This week marks 25 years since the General Assembly declared October 17 as the International Day for the Eradication of Poverty. Poverty is a multifaceted issue that spans across the globe, and affects many families in the United States. Census data tells us that 40.6 million people live in poverty. While that number has declined since 2015, some of our largest cities including Houston, Phoenix, Chicago, New York and Los Angeles struggle with poverty. In Philadelphia, we see this struggle. While we watch our city’s skyline and national profile continue to grow, we see it isn’t growing for everyone, at least not at the same rate. Despite Philadelphia’s economic growth, our city simultaneously holds the highest rate of deep poverty of the 10 largest U.S. cities.
Poverty is a real and complex problem in our nation, and has severe implications for many of our youth and young adults. We know that now more than ever, education and employment are two of the most important and effective pathways to solving it. Ensuring youth and young adults obtain a high school diploma or equivalent and move into a post-secondary opportunity sets the stage for long-term success. But the work doesn’t stop there. A secondary or post-secondary credential is an important doorway to a career, but our youth need access to all of the tools required to open the door.
Access to employment opportunities at a young age, allows them to gain valuable exposure to career opportunities and begin important skill building that is foundational to entering the workplace.
The Philadelphia Youth Network (PYN) brings partners together to connect education and employment as a coordinated strategy and builds solutions that truly combat poverty. We don’t work alone, because we know it takes collective expertise and action to create sustainable impact and we know that poverty is not isolated to Philadelphia. PYN leverages our expertise as well as national partnerships to replicate effective strategies in other cities to combat poverty on a national level. While we work with various stakeholders, we understand that poverty is an intergenerational issue and we need everyone’s help to support young people in developing valuable skills that will ensure future generations transcend poverty.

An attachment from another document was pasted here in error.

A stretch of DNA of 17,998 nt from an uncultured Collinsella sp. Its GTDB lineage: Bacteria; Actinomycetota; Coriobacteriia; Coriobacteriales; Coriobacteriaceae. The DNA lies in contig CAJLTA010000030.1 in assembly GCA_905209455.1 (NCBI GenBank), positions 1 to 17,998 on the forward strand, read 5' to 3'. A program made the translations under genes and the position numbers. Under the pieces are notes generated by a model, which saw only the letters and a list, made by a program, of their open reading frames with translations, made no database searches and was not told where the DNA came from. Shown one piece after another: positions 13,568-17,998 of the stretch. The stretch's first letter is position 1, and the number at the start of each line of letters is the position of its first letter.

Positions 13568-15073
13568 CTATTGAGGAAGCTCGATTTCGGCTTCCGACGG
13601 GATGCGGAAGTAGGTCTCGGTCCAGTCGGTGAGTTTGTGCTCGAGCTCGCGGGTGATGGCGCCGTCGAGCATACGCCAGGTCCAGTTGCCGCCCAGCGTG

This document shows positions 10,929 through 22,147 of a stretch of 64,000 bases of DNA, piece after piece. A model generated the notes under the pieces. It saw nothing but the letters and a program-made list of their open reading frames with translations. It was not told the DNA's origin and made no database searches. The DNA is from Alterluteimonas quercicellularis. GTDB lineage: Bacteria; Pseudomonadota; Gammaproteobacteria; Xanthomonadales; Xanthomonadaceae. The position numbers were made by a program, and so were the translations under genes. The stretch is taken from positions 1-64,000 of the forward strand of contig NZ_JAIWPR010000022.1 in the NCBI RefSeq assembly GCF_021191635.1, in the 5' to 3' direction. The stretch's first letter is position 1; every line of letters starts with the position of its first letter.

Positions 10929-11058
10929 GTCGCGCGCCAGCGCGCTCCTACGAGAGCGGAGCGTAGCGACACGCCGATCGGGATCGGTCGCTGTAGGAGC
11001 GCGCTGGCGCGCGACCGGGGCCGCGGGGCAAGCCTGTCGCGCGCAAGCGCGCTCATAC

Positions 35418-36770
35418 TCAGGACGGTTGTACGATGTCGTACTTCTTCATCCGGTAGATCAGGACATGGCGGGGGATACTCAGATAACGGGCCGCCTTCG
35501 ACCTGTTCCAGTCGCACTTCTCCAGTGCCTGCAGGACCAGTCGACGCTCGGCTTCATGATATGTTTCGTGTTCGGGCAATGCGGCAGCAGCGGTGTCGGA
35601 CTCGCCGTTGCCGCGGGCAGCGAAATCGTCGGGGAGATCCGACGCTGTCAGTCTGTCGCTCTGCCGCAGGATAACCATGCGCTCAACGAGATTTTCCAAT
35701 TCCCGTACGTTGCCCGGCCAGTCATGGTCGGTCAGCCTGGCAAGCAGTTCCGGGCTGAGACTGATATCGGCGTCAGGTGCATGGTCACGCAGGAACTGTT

You can make a difference in a young person’s life by being a caring adult, someone who provides guidance, advice and support. Be there to help open doors of opportunity so that our youth gain access to quality education and employment experiences that will make an impact and help them reach their full potential. Share your knowledge and help build their networking skills by connecting them to influential champions in your circle. We know how essential it is to build social capital to navigate complex systems and climb career ladders. If young people are going to break the cycle of poverty, they need to have access to all the tools to create a new future. You can consider hiring a young person at your workplace. You’ll find that they can bring creativity, new energy and an eagerness to learn. If you don’t know how to begin, PYN has talented staff to support employers who want to invest in their future talent.
We see our young people’s potential and talent and are committed to addressing the many barriers that impede their progress. We ask you as members of our community to help make more opportunities possible for our young people, not only in recognition of October 17, but every day to end poverty.
Chekemma Fulmore-Townsend is the President and CEO of Philadelphia Youth Network.